< Back to Guru Views

MoSCoW Prioritization

Understand the relative importance of your items by categorizing each according to ‘must haves’, ‘should haves’, ‘could haves’ and ‘will not have right nows’.

icons

Assign % of resource per category

Quantify different levels of priority

Achieve cross team buy-in

Gain alignment on priorities

Prioritize According to Available Resources

Divide your items into 4 different categories — ‘must haves’, ‘should haves’, ‘could haves’ and ‘won’t have right nows’ . ‘Must haves’ are the minimum usable subset required for the product to be launched. ‘Should haves’ are not vital to the success of the product , but can have a huge impact on it. ‘Could haves’ are items that you’d like to see in the product, but have less of an impact than ‘Should haves’. ‘Will not have right nows’ are items that are not essential, and without which the product will still be strong. First priority is to handle all of the ‘must haves’. If you still have capacity, start working on the ‘could haves’ and then ‘should haves’; ‘could haves’ and ‘should haves’ should be removed if there’s not enough time or resources.

FAQs

Why should I use MoSCoW prioritization?

Use MoSCoW prioritization when the deadline is fixed and there’s only time to develop the more important requirements. The plain English of the MoSCoW phrasing is more effective at helping stakeholders understand the impact of prioritization than more simpler options like High, Medium and Low.

How should I use MoSCoW prioritization?

Divvy up all of your prospective items into 4 categories — ‘must haves’, ‘should haves’, ‘could haves’ and ‘wont have right nows’. Those items considered critical or essential to the products’ success are ‘must haves’ These are the first items that should be prioritized. Items that aren’t essential but can strongly impact the product are should haves’, and are next in line to be developed. ‘Could haves’ are less important than ‘should haves’, but are still important, while ‘won’t have right nows’ are items that can be pushed off for the time being.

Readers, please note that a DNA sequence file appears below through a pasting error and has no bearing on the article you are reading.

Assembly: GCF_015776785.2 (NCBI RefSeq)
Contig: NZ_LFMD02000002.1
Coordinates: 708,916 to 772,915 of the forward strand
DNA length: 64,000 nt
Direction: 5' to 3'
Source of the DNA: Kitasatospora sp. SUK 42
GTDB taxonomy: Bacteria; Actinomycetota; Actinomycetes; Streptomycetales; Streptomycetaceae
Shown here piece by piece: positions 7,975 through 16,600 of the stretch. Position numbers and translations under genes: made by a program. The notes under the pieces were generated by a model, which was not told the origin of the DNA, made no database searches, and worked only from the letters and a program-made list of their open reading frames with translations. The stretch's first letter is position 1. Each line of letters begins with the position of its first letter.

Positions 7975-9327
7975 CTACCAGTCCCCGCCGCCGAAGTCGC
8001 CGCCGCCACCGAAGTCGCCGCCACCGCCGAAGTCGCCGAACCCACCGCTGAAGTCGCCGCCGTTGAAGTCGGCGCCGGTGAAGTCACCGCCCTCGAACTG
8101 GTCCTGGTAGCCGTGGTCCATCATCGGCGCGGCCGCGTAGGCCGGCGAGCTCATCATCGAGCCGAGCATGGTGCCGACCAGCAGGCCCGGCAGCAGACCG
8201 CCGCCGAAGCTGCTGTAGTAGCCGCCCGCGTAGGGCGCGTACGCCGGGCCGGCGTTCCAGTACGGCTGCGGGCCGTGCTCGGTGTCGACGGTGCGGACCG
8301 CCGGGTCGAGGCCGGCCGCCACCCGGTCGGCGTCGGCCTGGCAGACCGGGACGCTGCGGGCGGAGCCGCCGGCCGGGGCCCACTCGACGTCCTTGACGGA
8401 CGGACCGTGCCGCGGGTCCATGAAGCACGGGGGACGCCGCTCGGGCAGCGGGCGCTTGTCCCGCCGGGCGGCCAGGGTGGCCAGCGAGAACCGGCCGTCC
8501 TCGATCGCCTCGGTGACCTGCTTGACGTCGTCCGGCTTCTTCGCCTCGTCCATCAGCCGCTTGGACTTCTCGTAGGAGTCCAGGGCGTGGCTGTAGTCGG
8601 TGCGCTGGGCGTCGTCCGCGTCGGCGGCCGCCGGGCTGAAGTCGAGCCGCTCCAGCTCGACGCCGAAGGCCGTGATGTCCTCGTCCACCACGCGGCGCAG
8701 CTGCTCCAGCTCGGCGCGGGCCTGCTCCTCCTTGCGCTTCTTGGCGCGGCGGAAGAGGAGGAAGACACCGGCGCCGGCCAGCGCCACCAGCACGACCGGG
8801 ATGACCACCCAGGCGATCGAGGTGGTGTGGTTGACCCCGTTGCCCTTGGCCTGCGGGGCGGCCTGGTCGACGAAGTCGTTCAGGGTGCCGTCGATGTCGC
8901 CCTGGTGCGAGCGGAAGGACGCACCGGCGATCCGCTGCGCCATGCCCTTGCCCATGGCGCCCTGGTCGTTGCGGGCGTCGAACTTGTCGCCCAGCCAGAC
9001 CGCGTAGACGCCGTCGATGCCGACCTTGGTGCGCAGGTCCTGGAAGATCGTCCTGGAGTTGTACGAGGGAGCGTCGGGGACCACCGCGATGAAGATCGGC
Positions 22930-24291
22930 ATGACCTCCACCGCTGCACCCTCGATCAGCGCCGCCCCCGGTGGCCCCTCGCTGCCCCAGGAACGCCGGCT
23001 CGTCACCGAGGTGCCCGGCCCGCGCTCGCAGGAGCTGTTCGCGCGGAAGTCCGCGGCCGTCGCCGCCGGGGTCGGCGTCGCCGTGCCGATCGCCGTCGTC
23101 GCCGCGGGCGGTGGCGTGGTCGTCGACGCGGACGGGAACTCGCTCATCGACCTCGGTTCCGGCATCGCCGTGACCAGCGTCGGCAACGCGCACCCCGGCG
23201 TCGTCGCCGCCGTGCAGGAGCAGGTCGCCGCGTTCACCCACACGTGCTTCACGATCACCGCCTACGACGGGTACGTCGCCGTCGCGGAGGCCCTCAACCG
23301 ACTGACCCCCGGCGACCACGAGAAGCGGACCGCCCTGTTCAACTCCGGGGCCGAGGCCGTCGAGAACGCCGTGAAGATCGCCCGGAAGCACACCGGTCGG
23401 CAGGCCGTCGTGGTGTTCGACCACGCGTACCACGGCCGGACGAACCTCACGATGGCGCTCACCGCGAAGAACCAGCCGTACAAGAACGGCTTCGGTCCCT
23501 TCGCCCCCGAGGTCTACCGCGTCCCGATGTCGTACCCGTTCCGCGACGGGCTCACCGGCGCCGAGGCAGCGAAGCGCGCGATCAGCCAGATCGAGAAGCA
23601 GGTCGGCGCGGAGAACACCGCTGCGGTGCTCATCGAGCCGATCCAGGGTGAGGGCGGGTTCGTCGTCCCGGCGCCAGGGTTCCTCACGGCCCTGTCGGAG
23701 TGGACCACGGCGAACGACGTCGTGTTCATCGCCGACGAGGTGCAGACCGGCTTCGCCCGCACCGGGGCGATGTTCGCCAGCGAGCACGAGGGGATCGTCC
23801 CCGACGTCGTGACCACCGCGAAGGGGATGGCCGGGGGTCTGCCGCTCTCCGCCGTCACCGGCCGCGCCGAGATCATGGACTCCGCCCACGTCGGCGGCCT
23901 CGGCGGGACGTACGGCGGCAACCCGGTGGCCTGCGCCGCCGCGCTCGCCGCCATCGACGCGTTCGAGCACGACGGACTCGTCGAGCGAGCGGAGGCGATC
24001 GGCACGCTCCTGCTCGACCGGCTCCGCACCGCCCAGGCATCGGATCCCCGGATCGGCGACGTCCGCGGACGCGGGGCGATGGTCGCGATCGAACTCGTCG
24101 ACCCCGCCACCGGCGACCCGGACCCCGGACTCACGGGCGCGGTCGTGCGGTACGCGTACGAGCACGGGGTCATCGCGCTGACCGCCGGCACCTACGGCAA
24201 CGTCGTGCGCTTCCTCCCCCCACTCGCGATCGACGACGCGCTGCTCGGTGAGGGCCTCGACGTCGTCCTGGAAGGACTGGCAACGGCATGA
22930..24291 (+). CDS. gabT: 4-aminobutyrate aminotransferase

Who are the relevant stakeholders for this view?

MoSCoW prioritization method is often used to help key stakeholders like customers, executives and other leaders, understand the relative importance of items in a given release.

What outcomes should I expect when using this view?

Get a clear understanding of the relative importance of each of your items. Offer your team greater clarity regarding where they should invest their efforts so that they can ignore those items that aren’t prioritized.

What’s the origin of MoSCoW prioritization?

Dai Clegg — a software development expert — created MoSCoW prioritization method while working at Oracle, after which it was donated to the Dynamic Systems Development Method (DDSM). It was originally conceived as a prioritization methodology for initiatives within releases with strict deadlines.

Join thousands of product managers
who use and love Craft.io